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so I have

 /// <summary>
        ///We cannot sell to someone who's address postcode is Channel Islands = GY 
        /// or Isle of Man = IM.
        /// So there are three possibilities... an unclear channel islands I.D. needs a pop up, an error or invalid country needs a pop up and a good match can display policyholder
        ///
        /// </summary>
        public void ValidateAddressCanPurchaseInsurance(PolicyHolder p)
        {
            if (p == null) {DisplayErrorPopup(@"Could not check address for this person - Dang!"); return;}

            var countryResult = IdentifyUnavailableAddresses(p);

            if (countryResult == UnavailableAddressMatch.UnmatchedChannelIslands) {DisplayErrorPopup("Couldn't determine whether this Channel Islands resident is Jersey or Guernsey based... fix postcode and retry application"); return;}
            if (countryResult == UnavailableAddressMatch.Guernsey || countryResult == UnavailableAddressMatch.IsleOfMan) { DisplayErrorPopup(countryResult); return;}
            if (countryResult == UnavailableAddressMatch.None) { DisplayPolicyHolder(p); return; }
            DisplayErrorPopup(String.Format("Something very odd has gone on while trying to validate the address of this person! {0}",p.MembershipNumber));
        }

Which I can't really test... I can obviously test IdentifyUnavailableAddresses() and do but I'd like to pass a set of policyHolders to this method and see that it behaves as I expect.

Display Error Popup will take an UnavailableAddressMatch enum and format a pop-up message appropriately or take a string and put it in a pop-up

This method lives in a class that determines the behaviour of a Windows Form...

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2 Answers 2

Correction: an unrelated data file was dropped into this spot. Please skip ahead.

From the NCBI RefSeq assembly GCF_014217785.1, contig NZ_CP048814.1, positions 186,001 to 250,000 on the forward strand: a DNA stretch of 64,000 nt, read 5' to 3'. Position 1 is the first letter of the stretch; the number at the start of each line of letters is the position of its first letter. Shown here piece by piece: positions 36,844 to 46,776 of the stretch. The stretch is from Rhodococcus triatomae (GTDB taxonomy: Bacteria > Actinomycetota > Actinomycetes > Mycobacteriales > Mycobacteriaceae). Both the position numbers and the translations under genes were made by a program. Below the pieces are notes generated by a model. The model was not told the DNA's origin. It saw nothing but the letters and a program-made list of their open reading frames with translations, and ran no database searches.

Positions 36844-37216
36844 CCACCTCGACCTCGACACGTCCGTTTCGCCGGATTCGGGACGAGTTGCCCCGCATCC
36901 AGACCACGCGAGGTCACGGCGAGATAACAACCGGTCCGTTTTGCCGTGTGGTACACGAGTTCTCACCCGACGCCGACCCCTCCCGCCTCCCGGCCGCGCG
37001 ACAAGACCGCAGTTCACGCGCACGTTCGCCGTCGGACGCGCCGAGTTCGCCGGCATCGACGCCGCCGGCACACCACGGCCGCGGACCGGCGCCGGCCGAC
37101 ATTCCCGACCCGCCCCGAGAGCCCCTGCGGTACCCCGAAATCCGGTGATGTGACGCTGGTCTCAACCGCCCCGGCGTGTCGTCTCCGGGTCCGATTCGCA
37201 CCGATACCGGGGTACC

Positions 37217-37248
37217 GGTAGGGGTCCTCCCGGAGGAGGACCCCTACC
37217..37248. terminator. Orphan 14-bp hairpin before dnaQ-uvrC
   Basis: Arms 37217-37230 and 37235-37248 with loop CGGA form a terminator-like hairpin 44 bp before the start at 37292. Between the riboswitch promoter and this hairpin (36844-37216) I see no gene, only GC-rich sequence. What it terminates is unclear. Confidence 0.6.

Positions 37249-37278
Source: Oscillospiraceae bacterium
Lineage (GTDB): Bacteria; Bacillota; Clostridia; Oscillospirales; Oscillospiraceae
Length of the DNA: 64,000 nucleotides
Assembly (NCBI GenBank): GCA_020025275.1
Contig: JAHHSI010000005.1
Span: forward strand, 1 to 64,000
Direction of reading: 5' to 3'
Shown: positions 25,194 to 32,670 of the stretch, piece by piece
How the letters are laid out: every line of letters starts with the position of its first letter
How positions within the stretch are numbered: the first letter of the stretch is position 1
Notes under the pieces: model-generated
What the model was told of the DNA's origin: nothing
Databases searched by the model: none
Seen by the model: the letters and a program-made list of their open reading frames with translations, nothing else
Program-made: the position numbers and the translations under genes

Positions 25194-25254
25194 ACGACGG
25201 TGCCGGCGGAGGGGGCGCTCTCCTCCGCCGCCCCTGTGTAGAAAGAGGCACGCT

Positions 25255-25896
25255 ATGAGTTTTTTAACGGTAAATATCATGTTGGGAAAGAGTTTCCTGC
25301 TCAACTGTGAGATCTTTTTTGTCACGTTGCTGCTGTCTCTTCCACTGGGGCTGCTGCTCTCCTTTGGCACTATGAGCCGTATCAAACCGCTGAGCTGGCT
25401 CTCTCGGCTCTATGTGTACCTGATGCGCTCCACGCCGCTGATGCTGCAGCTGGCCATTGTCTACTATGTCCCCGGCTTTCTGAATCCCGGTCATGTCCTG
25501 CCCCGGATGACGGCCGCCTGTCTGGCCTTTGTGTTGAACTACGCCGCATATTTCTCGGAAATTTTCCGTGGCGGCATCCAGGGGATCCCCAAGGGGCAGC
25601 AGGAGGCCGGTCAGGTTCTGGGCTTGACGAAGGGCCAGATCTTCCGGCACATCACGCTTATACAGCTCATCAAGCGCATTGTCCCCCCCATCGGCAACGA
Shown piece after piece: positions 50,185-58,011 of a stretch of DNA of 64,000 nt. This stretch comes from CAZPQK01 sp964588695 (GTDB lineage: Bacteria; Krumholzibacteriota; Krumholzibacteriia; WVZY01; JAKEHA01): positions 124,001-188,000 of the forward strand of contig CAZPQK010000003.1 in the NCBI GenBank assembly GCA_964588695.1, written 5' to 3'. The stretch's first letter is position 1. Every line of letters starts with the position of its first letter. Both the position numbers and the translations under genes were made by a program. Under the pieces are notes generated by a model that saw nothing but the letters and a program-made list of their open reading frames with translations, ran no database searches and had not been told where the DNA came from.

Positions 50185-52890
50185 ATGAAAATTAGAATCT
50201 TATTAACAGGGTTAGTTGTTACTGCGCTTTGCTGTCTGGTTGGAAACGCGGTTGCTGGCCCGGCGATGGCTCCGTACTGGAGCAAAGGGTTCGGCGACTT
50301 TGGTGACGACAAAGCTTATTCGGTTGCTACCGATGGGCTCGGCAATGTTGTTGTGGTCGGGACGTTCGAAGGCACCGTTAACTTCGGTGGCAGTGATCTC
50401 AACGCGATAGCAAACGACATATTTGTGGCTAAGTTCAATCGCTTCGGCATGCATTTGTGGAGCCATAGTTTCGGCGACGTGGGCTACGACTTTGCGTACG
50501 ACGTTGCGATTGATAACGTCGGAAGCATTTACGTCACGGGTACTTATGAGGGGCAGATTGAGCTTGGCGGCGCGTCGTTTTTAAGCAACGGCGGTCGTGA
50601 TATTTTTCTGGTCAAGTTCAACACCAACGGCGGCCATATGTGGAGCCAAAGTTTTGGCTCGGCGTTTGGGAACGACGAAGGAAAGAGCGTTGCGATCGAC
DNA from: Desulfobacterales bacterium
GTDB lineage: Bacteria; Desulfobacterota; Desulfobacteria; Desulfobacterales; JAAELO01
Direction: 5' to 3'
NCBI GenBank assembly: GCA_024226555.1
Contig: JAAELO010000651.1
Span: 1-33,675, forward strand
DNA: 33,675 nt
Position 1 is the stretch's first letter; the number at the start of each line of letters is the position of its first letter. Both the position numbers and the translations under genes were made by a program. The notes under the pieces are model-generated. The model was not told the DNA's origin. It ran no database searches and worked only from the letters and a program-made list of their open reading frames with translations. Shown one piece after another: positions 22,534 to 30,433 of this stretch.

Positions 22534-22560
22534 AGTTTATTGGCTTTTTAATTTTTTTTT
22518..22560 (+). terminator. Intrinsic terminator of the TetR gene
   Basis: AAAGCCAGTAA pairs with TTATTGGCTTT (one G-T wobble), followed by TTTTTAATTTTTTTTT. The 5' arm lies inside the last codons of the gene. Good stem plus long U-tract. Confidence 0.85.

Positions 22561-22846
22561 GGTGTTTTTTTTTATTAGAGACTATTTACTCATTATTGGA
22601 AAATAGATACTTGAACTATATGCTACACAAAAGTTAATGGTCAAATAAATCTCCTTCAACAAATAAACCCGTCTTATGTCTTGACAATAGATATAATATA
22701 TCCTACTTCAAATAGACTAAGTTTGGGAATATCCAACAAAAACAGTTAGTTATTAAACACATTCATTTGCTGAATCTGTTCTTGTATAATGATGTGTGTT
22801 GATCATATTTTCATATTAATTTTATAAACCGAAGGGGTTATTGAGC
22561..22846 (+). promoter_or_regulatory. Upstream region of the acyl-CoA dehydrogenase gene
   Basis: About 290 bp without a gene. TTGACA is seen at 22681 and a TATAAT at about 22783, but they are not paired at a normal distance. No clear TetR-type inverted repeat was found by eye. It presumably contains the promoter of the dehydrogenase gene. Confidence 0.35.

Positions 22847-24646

up vote 0 down vote accepted

ValidateAddressCanPurchaseInsurance is a business layer method. DisplayErrorPopup is a UI thing. They do not belong in the same class.

Putting DisplayErrorPopup in another class makes it possible to put a mock object in your unit test and check whether DisplayErrorPopup is called.

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Hmmm, DisplayErrorPopup only calls a method on the parent UI so I could instead have a method that makes the error message string and then just call the Parent popup. Then I can mock the parent... –  Paul D'Ambra Jul 4 '11 at 12:20
    
Incidentally, I agree that the ValidateAddressCanPurchaseInsurance and DisplayErrorPopup shouldn't live side by side but that's a job for tomorrow and tomorrow and tomorrow... –  Paul D'Ambra Jul 4 '11 at 12:21

I agree with Sjoerd that the DisplayErrorPopUp doesn't belong in this class. But I'd go even further and say that the call to DisplayErrorPopUp doesn't belong here either. I'd say this method should throw an Exception and the caller should catch and display an error message depending on exception. You might want to handle the exception different in different views.

Edit: Oh and what you test is that the method is throwing the correct exceptions. You don't have to care about the DisplayErrorPopup since that is tested in the views tests for how to handle different exceptions.

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